Monthly Archives: November 2011

I was forwarded this article the other day not knowing who the original author was. I liked the message though:

Want a more innovative company? Get rid of these folks. Today

We (your authors) teach our children to work hard and never, ever give up. We teach them to be grateful, to be full of wonder, to expect good things to happen, and to search for literal and figurative treasure on every beach, in every room, and in every person.

But some day, when the treasure hunt is over, we’ll also teach them to fire people. Why? After working with the most inventive people in the world for two decades, we’ve discovered the value of a certain item in the leadership toolbox: the pink slip.

Show of hands: How many of you out there in Innovationland have gotten the “what took you so long?” question from your staff when you finally said goodbye to a teammate who was seemingly always part of problems instead of solutions?

We imagine a whole bunch of hands. (Yep, ours went up, too.)

These people—and we going to talk about three specific types in a minute—passive-aggressively block innovation from happening and will suck the energy out of any organization.

When confronted with any of the following three people—and you have found it impossible to change their ways, say goodbye.

1. The Victims
“Can you believe what they want us to do now? And of course we have no time to do it. I don’t get paid enough for this. The boss is clueless.”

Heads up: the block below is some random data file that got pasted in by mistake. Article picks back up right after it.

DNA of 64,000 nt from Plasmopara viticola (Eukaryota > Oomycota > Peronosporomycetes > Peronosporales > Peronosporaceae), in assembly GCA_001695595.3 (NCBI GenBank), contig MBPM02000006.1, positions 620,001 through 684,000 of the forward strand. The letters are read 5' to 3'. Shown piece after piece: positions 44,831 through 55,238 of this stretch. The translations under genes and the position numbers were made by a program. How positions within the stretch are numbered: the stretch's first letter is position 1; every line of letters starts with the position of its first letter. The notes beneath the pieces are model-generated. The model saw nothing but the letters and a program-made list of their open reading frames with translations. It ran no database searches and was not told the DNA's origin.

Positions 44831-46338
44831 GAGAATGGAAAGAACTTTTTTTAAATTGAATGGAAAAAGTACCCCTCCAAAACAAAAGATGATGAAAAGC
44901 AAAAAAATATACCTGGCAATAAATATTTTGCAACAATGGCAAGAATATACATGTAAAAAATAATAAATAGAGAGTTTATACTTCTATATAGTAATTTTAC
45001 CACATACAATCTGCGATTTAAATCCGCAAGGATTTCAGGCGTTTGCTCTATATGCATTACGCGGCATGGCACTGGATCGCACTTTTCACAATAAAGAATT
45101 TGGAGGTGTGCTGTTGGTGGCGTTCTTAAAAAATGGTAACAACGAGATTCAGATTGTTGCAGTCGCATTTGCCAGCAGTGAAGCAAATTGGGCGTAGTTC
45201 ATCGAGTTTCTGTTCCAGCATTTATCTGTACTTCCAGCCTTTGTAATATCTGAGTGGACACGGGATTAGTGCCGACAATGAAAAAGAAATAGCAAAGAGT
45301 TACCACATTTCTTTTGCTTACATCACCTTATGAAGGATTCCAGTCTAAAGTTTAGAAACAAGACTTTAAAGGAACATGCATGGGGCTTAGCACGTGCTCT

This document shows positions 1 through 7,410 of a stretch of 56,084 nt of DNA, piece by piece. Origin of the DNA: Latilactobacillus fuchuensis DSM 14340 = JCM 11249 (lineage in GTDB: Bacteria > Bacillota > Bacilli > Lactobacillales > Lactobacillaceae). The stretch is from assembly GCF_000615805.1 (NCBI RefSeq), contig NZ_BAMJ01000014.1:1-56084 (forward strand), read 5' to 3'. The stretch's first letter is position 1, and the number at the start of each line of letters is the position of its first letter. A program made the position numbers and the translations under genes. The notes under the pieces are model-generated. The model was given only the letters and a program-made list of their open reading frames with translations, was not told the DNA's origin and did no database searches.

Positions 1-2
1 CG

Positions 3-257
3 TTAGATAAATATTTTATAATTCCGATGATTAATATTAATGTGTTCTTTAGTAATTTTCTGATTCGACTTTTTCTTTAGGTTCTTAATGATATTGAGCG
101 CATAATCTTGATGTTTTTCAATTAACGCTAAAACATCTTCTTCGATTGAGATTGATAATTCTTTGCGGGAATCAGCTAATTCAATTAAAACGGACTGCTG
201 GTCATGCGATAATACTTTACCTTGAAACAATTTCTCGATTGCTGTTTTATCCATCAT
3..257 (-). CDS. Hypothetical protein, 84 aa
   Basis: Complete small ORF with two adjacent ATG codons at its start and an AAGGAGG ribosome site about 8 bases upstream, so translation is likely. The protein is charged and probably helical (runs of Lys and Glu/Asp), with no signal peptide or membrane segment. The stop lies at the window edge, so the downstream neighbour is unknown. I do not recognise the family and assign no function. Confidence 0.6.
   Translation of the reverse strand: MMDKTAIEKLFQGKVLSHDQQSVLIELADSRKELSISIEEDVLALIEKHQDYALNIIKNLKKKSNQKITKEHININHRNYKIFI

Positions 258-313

Victims are people who see problems as occasions for persecution rather than challenges to overcome. We all play the role of victim occasionally, but for some, it has turned into a way of life. These people feel persecuted by humans, processes, and inanimate objects with equal ease—they almost seem to enjoy it. They are often angry, usually annoyed, and almost always complaining. Just when you think everything is humming along perfectly, they find something, anything, to complain about. At Halloween parties, they’re Eeyore, the gloomy, pessimistic donkey from the Winnie the Pooh stories—regardless of the costume they choose.

Victims aren’t looking for opportunities; they are looking for problems. Victims can’t innovate.

So if you want an innovative team, you simply can’t include victims. Fire the victims. (Note to the HR department: Victims are also the most likely to feel the company has maliciously terminated them regardless of cause. They will often go looking for someone—anyone—who will agree that you have treated them unjustly. Lawyers are often left to play this role. So have your documentation in order before you let victims go, because chances are you will hear from their attorneys.

2. The Nonbelievers
“Why should we work so hard on this? Even if we come up with a good idea, the boss will probably kill it. If she doesn’t, the market will. I’ve seen this a hundred times before.”

We love the Henry Ford quote: “If you think you can or think you cannot, you are correct.” The difference between the winning team that makes industry-changing innovation happen and the losing one that comes up short is a lack of willpower. Said differently, the winners really believed they could do it, while the losers doubted it was possible.

In our experience, we’ve found the link between believing and succeeding incredibly powerful and real. Great leaders understand this. They find and promote believers within their organizations. They also understand the cancerous effect that nonbelievers have on a team and will cut them out of the organization quickly and without regret.